I’ve developed a way of adding the ninth (i.e., the major second an octave higher) to my chord arpeggios in order to create two-notes per string arpeggio patterns that are similar in layout to pentatonic scales. The ninth isn’t necessarily a chord-tone resolution, but it allows me to create the contours I’m looking for.
For example, as shown in the illustration below, an E7 arpeggio will often produce patterns with only one note on each of the strings. Adding a ninth to these creates two-notes per string patterns. These are not dissimilar to major and minor pentatonic scales shapes, and therefore allow us to create licks that are reminiscent of pentatonic scales, but with more chord-tone resolutions.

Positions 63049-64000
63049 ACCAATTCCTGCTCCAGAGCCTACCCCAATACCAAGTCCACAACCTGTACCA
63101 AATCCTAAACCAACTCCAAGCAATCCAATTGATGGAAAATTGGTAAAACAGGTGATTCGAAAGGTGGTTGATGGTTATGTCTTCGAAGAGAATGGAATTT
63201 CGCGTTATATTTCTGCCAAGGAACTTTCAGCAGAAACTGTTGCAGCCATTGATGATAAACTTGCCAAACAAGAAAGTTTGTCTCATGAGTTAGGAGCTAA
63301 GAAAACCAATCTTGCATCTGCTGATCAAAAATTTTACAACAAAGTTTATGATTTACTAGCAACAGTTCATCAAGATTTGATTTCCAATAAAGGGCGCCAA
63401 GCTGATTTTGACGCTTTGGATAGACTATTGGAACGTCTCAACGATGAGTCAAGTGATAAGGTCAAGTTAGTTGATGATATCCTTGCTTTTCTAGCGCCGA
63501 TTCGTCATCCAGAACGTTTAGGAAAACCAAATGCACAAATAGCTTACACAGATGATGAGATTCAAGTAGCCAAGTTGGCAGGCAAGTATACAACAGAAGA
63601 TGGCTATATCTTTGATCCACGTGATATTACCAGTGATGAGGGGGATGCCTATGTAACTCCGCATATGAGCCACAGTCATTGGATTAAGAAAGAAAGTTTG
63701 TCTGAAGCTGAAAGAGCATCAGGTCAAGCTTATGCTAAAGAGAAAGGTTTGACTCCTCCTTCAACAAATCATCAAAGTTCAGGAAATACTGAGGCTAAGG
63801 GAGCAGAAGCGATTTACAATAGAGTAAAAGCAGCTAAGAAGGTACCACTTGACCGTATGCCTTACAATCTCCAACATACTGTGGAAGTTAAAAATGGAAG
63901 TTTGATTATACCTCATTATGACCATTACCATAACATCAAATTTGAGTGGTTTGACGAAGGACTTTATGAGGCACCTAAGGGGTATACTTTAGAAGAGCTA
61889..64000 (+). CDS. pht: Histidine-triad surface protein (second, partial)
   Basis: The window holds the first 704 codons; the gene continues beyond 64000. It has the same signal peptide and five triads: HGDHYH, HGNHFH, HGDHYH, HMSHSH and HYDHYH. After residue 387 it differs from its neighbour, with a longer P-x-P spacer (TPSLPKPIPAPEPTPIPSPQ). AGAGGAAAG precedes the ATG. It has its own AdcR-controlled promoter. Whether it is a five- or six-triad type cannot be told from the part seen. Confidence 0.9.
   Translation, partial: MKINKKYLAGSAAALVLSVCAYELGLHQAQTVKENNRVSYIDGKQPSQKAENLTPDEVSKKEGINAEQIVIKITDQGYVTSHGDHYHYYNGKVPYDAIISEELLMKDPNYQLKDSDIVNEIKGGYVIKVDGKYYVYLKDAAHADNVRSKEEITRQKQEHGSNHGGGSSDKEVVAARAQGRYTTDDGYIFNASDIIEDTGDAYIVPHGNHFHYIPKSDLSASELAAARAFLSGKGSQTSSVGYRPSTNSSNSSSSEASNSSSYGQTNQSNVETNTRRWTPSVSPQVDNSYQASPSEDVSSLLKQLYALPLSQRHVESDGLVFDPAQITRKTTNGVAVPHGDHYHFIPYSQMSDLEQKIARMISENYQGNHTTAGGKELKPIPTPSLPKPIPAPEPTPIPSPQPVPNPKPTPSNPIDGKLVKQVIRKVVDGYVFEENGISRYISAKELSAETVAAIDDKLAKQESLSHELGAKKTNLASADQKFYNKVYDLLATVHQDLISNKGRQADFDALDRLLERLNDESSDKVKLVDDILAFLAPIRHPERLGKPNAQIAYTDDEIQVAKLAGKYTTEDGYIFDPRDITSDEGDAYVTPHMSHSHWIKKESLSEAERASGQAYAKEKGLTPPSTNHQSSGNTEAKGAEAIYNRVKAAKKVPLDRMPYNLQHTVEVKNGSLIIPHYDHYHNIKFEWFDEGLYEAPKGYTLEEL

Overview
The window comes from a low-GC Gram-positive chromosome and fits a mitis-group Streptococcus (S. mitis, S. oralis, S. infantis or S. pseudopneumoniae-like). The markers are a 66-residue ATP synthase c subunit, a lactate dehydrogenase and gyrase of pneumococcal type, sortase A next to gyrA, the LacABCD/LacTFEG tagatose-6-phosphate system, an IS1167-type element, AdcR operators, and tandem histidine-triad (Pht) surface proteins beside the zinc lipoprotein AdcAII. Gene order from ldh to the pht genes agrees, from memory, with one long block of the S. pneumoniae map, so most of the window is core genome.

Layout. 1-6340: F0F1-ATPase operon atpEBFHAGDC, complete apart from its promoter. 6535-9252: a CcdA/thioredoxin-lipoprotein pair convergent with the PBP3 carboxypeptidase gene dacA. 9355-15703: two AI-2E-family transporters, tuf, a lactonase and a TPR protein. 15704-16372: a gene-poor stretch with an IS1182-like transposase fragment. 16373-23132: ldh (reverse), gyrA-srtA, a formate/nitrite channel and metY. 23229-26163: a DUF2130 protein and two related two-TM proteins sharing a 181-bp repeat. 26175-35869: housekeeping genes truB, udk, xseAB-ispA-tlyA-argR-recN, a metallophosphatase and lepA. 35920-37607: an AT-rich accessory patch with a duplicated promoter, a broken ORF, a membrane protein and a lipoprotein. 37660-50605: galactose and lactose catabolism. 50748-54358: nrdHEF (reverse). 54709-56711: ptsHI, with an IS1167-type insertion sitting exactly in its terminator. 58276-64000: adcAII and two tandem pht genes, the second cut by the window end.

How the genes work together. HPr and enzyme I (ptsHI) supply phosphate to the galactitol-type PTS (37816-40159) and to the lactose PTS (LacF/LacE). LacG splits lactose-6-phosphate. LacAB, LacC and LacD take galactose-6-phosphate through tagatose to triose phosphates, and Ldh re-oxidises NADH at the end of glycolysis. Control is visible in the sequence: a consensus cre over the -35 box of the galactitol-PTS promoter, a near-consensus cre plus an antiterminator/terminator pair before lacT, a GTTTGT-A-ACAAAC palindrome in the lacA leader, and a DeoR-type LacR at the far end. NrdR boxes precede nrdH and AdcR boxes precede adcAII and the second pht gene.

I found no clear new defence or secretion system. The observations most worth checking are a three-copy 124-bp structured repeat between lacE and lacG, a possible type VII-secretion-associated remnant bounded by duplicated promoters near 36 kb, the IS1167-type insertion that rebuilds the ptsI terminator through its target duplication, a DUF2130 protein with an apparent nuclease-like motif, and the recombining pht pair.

Connecting chord tones with chromatics (notes between the scale or chord tones) adds an air of tension before resolving each phrase. These “flavor” tones will also give your fingers a smooth way of flowing through and connecting multiple scale patterns. Just remember: Chromatic notes are passing tones, so don’t try to stop there for any amount of time!
If you ever find yourself playing linear scale runs that seem to go nowhere and have little or no character, try skipping a string within your patterns to widen the intervals. This may take a little practice if you’ve never tried it, but the results can be distinctive and musically delicious.
I look for intervallic contours too. Design with your eyes and re-model the shapes you see into new licks and phrases.